In 2014, the world rejoiced to see the restoration of diplomatic relations between the U.S. and Cuba in a signed agreement between then Presidents Raúl Castro Barrack Obama. The world held out great hopes that relations between the two countries would be normalized. Canada helped by providing a venue for the talks which led to the improvement of those relations. However, under the administration of Donald Trump, we have witnessed a return to the policy of overt and ever escalating hostility and aggression against Cuba. The United States continues to zealously pursue and implement the extensive series of economic sanctions arrayed against the island nation, including the activation of Title III of the Helms-Burton Act, which allows U.S. companies and citizens to sue in U.S. courts not only Cuban companies but also Canadian and other international companies engaged in business and other economic activity in Cuba.

In short, Washington is waging an economic war – more than an embargo - against Cuba, with the objective of negating and extinguishing Cuba’s right to selfdetermination, sovereignty and independence. This effort to asphyxiate Cuba is the principal obstacle to this proud island nation’s social and economic development, costing the people of Cuba in excess of $100 billion. In short, the economic blockade is an egregious violation of the human rights of the people of Cuba.

For 27-consecutive years, the General Assembly of the United Nations has rejected and condemned these economic sanctions – an economic blockade- imposed on Cuba by United States. Washington’s policy, with its extra-territorial character, is a flagrant violation of the UN Charter and customary international law. In 2018, as in previous years, the global community overwhelmingly stood with Cuba, voting 189- 2 against Washington. Canada was once again counted in the vast ranks of the world’s nations resoundingly rejecting the coercive, unilateral and extra-territorial U.S. policy. Within this context, the Canadian Network On Cuba wishes to inquire what are the stances of you and your party on the following very important and salient questions:

How do you and your party intend to respond to and counter the escalation of Washington’s hostility towards Cuba by the administration of Donald Trump?

What further steps will you and your party take to oppose the economic sanctions of the United States against Cuba condemned by the United Nations and several other international organizations?

What concrete measures will you and your party implement to oppose the extraterritorial application of U.S. sanctions against Cuba, especially as they pertain to Canadian businesses and Canadian citizens? Especially regarding the enforcement of the Foreign Extraterritorial Measures Act?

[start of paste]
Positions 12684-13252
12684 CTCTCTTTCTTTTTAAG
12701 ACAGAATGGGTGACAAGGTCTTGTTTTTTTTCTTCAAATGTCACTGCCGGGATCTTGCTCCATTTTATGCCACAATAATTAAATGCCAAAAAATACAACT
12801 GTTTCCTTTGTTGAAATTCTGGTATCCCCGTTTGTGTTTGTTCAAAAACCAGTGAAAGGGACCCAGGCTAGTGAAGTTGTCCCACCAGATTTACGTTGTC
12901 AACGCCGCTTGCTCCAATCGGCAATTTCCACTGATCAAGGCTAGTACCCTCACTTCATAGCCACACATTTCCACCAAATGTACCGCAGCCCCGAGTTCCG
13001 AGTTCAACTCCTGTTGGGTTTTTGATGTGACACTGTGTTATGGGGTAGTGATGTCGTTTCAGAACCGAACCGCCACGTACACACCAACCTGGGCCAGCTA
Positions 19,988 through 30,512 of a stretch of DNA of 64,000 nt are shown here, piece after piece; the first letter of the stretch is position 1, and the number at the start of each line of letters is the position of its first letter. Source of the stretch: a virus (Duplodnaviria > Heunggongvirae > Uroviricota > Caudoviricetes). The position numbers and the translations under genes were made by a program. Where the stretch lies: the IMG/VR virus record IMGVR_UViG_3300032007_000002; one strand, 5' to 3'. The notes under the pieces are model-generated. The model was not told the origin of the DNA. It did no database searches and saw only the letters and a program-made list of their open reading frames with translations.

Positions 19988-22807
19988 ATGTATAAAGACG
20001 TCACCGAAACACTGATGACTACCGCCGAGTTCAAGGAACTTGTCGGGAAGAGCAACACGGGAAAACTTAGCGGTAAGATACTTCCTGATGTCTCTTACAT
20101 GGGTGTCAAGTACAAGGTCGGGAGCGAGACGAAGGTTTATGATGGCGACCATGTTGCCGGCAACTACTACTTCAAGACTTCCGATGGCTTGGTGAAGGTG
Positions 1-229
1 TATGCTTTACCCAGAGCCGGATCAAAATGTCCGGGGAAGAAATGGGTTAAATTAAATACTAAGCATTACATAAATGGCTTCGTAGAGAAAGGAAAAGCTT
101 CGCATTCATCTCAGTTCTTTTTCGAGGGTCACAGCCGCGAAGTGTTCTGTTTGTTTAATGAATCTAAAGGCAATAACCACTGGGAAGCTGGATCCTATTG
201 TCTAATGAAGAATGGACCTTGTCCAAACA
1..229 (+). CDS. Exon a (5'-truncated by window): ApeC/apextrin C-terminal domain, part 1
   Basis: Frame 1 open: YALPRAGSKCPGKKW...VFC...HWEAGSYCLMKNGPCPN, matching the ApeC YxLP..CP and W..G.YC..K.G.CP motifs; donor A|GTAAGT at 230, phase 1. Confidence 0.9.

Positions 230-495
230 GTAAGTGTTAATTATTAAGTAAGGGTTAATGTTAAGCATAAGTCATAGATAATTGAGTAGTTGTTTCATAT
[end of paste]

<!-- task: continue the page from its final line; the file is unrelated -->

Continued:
The CNC resolutely reaffirms the inalienable right of the people of Cuba - and all other peoples - to determine their future and their political, economic and social system without external interference: a right enshrined in the United Nations Charter, the International Covenant on Economic, Social and Cultural Rights, the International Covenant on Civil and Political Rights and the Declaration on Principles of International Law Concerning Friendly Relations and Co-Operation Among States in accordance with the Charter of the United Nations. Will you and your party support the right of Cuba to the return of the illegally occupied territory of the U.S. naval base at Guantánamo Bay?

Do you and your party support Cuba’s right to self-determination and sovereignty, free of any external interference in the island's domestic affairs (i.e. affirming the right of the people of Cuba to determine their own political, economic and social arrangements without foreign diktat)?

Millions of Canadians have travelled to Cuba and having witnessed Cuban reality for themselves have come away with a profound respect and admiration for the people of Cuba and their efforts to build a society centered on independence, justice and human dignity. Irrespective of their political or ideological positions, Canadians stand for the building of genuine friendship with the island nation: relations based on mutual respect, equality and recognition of Cuba’s right to self-determination and sovereignty. Consequently, Canada's relations with Cuba should be based on mutual respect and equality, not on outmoded colonialist ideas and practices.

In closing, we wish to thank you in advance for your consideration of the issues raised and answering the questions posed by the CNC. Please find enclosed, the recently published book, Cuba Solidarity in Canada: Five Decades of People to People Foreign Relations.

If you have any queries, please do not hesitate to contact me.
Respectfully,

Isaac Saney,
Co-Chair and National Spokesperson
Canadian Network On Cuba

Email: isaney@hotmail.com
Tel.: 902-449-4967

Mailing address:
Canadian Network On Cuba
209 Oakwood Avenue
Toronto, ON M6E 2V3